"The accounts, called IceSave, attracted many English and Dutch small investors. But as investments grew, so did the banks’ foreign debt"

    Any tax increases to pay down the debt, in part, pays for the mistakes of the greedy fat cat wall street bankers. I'm revolting against those fat cats. You?

    Let me ask you if those stupid and lethargic 'citizens' are the same ones protected by the social safety nets most of us pay dearly for??

  6. Atypical is offline
    08-09-2011, 03:54 PM #96

    Researchers Expose Cunning Online Tracking Service That Can’t Be Dodged

    Researchers at U.C. Berkeley have discovered that some of the net’s most popular sites are using a tracking service that can’t be evaded — even when users block cookies, turn off storage in Flash, or use browsers’ “incognito” functions.

    The service, called KISSmetrics, is used by sites to track the number of visitors, what the visitors do on the site, and where they come to the site from — and the company says it does a more comprehensive job than its competitors such as Google Analytics.

    But the researchers say the site is using sneaky techniques to prevent users from opting out of being tracked on popular sites, including the TV streaming site

    The discovery of KISSmetrics tracking techniques comes as federal regulators, browser makers, privacy activists and ad tracking companies are trying to define what tracking actually is. The FTC called on browser makers to add a “Do Not Track” setting that essentially lets users tell websites to leave them alone — though it doesn’t block tracking on its own. It’s more like a “privacy, please” sign on a hotel door. One of the big questions surrounding Do Not Track is about web analytics software, which sites use to determine what’s popular on their site, how many unique visitors a site has a month, where users are coming from, and what pages they leave from.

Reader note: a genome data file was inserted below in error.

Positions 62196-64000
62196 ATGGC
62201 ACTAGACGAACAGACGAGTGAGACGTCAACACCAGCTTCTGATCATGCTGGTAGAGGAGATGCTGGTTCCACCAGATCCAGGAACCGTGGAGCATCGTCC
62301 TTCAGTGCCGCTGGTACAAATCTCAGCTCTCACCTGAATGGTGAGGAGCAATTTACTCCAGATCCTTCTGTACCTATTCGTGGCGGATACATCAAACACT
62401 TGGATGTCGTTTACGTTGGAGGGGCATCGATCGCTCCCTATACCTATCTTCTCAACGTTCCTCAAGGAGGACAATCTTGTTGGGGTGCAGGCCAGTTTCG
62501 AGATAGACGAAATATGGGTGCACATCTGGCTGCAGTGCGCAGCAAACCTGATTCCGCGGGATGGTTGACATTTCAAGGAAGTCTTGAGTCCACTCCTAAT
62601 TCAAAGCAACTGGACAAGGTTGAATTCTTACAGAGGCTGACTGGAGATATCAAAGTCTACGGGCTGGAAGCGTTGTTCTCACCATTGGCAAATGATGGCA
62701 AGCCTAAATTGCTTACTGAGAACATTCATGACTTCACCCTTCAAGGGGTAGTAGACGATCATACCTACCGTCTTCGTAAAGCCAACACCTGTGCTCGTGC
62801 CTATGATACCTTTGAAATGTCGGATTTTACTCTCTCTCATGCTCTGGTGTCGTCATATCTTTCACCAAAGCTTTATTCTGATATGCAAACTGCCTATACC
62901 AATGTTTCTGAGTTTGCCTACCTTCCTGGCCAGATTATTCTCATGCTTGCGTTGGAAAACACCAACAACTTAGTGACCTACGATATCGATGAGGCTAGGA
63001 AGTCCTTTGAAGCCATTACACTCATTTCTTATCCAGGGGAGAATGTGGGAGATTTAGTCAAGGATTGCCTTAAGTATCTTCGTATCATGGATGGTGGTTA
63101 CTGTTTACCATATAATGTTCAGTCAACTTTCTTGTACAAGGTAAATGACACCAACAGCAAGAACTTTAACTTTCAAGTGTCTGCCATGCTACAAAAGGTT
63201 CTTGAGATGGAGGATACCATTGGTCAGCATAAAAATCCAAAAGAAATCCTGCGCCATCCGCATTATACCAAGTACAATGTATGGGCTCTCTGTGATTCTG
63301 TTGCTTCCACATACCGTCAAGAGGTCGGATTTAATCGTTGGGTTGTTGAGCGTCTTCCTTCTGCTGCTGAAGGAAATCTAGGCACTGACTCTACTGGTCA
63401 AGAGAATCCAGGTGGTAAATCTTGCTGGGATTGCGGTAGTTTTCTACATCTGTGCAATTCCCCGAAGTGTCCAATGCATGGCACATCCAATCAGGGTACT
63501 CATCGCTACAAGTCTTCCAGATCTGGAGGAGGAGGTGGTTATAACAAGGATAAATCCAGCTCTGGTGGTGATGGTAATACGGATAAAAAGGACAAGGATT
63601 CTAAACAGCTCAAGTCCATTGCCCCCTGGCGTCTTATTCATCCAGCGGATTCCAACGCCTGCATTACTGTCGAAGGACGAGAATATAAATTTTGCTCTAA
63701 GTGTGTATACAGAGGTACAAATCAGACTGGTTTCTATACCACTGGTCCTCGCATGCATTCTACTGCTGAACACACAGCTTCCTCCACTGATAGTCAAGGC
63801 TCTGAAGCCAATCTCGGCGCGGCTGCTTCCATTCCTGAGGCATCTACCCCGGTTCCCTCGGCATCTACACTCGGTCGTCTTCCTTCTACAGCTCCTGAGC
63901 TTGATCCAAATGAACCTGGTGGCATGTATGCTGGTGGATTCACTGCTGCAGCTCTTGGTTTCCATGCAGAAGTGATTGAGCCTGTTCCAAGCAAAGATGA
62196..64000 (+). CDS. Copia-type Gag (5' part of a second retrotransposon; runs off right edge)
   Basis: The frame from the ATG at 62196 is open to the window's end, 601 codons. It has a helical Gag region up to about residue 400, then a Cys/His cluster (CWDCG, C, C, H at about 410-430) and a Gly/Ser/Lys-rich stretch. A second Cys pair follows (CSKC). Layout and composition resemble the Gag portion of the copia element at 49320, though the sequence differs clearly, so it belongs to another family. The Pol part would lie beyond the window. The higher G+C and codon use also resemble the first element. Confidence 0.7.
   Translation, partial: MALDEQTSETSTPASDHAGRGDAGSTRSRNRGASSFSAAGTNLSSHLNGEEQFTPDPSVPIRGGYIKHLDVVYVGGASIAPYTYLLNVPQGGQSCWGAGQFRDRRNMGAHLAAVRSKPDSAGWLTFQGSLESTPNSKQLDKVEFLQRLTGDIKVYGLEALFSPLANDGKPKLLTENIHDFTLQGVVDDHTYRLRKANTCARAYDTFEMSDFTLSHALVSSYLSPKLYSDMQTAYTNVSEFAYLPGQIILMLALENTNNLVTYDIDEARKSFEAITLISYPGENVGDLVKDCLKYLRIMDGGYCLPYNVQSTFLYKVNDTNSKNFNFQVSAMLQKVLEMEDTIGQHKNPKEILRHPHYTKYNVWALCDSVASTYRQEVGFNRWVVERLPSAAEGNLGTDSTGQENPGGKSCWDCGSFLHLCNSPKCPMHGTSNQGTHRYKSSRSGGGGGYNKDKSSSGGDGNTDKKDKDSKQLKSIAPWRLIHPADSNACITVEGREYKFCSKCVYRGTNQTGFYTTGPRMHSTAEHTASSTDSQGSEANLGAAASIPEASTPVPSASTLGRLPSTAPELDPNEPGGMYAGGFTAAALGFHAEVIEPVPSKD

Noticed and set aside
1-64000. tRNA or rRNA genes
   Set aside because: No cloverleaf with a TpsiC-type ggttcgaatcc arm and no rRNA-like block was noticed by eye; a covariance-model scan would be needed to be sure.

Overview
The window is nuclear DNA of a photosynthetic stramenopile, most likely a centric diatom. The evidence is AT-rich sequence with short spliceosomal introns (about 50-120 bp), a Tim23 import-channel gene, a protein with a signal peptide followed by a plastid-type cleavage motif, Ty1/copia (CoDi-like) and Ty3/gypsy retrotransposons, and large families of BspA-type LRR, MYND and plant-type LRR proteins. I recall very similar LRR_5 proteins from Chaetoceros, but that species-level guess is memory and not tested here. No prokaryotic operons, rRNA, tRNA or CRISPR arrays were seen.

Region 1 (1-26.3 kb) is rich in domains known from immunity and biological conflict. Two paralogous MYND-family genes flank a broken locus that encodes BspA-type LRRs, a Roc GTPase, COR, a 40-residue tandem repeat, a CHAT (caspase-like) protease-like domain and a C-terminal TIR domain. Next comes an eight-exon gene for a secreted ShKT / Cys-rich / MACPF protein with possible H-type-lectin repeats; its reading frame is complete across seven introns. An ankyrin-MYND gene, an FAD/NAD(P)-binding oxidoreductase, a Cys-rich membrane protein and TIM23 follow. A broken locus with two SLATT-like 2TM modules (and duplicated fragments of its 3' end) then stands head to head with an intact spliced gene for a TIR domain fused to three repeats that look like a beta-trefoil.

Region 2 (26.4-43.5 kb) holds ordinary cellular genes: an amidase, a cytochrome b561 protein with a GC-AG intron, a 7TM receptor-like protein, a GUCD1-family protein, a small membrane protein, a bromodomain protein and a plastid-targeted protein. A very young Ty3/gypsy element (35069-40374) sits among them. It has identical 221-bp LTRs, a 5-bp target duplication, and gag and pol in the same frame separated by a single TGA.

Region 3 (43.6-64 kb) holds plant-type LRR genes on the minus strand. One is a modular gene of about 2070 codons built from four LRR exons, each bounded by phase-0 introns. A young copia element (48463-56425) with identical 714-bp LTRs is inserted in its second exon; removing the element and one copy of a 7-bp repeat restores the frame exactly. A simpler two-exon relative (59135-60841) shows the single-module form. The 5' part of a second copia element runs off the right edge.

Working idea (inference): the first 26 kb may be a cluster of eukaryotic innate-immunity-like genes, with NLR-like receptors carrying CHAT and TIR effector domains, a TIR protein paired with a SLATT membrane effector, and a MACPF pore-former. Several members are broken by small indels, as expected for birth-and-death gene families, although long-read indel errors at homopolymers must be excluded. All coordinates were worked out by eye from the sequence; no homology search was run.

In response to inquiries from, Hulu cut ties with KISSmetrics on Friday.

    UPDATE 5:00 PM Friday: Spotify, another KISSmetrics customer named in the report, said that it was concerned by the story:

    “We take the privacy of our users incredibly seriously and are concerned by this report,” a spokeswoman said by e-mail. “As a result, we have taken immediate action in suspending our use of KISSmetrics whilst the situation is investigated.” /UPDATE

    “Hulu has suspended our use of KISSmetrics’ services pending further investigation,” a spokeswoman told “Hulu takes our users’ privacy very seriously. We have no further comment at this time.”

    KISSmetrics is a 17-person start-up founded in 2008 and based in the San Francisco Bay Area. Founder Hitten Shah confirmed that the research was correct, but told Friday morning that there was nothing illegal about the techniques it was using.

    “We don’t do it for malicious reasons. We don’t do it for tracking people across the web,” Shah said. “I would be having lawyers talk to you if we were doing anything malicious.”

    Shah says KISSmetrics is used by thousands of sites to track incoming users, and it does not sell or buy data about those visitors, according to Shah. After this story was published, the company tweeted a link that explains how its tracking works.

    So if a user came to from an ad on Facebook, and then later, using a different browser on the same computer, visited from Google, and then at some point signed up for the premium service, KISSmetrics would be able to tell Hulu all about that user’s path to purchase (without knowing who that person was). That tracking trail would remain in place even if a user deleted her cookies, due to code that stores the unique ID in places other than in a traditional cookie.